In the last two years, Fannie Mae has amended it’s guidelines for selling and serving mortgages on condominiums, cooperatives, and planned unit developments three times. Why should service providers, cooperative corporations and community association managers care about what the mortgage giant does?
Today, 70 percent of all mortgages are sold on the secondary market. Fannie Mae, and its sister, Freddie Mac, control roughly 90 percent of that market. In short, if there are to be buyers of condominiums and co-ops, they need to be able to satisfy Fannie Mae requirements. And without the ability to buy and sell units freely, we can readily imagine the impact on property values. In fact, we are seeing it already to a limited degree.
The History of Fannie Mae
How did this come to be? Fannie Mae was created as part of the New Deal in the 1930s to purchase Federal Housing Administration (FHA) loans. Banks had stopped lending for housing (sound familiar?) and this was a way to bring low-cost money back into the market. Fannie Mae became a private company in 1968. Capital was raised to buy mortgages and resell them as mortgage-backed securities.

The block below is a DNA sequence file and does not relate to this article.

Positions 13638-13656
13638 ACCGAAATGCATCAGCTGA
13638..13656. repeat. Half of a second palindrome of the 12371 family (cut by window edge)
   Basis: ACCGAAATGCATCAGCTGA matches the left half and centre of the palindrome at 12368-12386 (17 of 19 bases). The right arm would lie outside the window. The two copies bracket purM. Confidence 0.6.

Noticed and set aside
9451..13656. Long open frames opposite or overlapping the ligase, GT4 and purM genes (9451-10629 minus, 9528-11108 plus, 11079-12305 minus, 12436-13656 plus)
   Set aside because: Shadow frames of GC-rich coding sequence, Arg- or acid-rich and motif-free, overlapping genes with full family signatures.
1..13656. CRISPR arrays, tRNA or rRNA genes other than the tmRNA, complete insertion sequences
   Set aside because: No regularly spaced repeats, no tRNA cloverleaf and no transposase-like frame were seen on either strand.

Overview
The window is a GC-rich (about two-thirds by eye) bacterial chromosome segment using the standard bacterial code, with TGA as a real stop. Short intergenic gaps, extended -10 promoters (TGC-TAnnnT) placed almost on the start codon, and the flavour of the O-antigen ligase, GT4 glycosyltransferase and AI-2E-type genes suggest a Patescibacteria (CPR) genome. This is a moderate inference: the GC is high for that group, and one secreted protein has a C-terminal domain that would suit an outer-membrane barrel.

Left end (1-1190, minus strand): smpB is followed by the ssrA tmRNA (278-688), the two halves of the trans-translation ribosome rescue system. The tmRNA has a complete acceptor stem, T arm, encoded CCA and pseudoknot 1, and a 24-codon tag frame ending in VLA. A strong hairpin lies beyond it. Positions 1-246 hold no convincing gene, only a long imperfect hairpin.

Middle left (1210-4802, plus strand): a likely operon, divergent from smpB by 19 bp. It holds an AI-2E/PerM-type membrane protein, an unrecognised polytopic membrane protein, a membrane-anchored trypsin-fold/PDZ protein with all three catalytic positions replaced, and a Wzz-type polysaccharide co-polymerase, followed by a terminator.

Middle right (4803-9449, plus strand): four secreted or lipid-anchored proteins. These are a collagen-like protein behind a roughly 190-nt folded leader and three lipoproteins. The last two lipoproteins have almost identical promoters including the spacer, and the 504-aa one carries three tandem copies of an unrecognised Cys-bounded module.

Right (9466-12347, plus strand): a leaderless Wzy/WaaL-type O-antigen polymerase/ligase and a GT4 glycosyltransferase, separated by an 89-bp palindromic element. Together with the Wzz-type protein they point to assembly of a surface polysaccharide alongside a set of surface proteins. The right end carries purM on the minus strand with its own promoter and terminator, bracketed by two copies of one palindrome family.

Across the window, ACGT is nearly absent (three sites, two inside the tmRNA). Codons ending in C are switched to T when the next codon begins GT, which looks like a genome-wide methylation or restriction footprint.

This has traditionally been referred to as the secondary market. It exists to ensure a ready supply of mortgage capital to the market. Although some banks, and small savings and loans in particular, still retain mortgages in their own portfolio, most mortgages are sold to the secondary market.
Further, most loan originators would like to keep that option open—that is, to sell the mortgages in the future, even if they don’t do it now. That is why Fannie Mae underwriting guidelines have become the de facto standard throughout the mortgage industry.